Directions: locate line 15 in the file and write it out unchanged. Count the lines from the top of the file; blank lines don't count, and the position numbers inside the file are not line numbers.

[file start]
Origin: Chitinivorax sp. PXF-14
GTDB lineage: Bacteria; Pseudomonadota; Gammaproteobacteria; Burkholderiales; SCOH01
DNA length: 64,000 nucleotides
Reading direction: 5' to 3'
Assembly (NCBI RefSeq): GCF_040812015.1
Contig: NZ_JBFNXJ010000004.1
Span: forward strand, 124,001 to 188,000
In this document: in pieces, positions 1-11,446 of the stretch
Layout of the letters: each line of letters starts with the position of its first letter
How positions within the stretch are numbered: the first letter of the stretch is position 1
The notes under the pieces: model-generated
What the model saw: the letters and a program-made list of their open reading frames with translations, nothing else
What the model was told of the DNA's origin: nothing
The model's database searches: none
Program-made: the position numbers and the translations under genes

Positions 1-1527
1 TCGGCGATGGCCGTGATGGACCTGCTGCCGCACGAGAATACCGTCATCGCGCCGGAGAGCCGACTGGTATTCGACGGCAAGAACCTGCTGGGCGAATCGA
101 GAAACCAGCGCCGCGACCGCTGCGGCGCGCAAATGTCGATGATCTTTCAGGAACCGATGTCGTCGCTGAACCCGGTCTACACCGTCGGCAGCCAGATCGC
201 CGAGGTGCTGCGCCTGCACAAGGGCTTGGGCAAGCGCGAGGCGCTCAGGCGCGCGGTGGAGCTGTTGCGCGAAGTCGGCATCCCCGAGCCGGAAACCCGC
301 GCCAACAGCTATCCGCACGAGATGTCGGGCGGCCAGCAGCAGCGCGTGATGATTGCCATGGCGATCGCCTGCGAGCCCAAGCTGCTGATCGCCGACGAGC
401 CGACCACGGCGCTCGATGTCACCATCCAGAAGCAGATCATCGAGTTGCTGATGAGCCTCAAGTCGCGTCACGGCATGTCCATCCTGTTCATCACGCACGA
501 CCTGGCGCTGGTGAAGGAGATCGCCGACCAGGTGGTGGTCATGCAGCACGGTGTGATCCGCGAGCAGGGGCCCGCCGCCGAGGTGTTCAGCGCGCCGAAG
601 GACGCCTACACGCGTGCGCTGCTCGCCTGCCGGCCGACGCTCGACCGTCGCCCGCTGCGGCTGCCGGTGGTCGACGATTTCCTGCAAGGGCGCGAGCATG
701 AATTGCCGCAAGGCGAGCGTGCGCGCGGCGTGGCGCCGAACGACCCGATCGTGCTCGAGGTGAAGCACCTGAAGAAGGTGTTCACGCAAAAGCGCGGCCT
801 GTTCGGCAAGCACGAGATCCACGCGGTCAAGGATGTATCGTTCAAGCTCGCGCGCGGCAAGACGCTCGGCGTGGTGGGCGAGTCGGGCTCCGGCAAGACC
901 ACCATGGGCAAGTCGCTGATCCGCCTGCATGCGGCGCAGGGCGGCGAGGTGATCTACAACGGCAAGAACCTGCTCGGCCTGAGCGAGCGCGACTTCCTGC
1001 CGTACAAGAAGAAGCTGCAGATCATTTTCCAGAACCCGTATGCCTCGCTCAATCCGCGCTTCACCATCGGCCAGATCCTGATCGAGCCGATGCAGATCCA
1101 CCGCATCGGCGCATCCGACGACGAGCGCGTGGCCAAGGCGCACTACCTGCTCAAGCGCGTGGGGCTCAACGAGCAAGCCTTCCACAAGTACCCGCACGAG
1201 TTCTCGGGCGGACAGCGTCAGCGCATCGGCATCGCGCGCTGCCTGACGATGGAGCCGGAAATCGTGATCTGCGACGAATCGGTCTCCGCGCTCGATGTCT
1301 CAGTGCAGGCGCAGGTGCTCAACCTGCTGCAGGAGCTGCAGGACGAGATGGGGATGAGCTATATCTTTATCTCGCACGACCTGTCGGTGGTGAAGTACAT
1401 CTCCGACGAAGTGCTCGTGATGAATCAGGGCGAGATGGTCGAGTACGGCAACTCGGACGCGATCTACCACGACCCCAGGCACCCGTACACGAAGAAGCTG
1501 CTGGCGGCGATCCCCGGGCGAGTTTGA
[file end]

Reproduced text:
Program-made: the position numbers and the translations under genes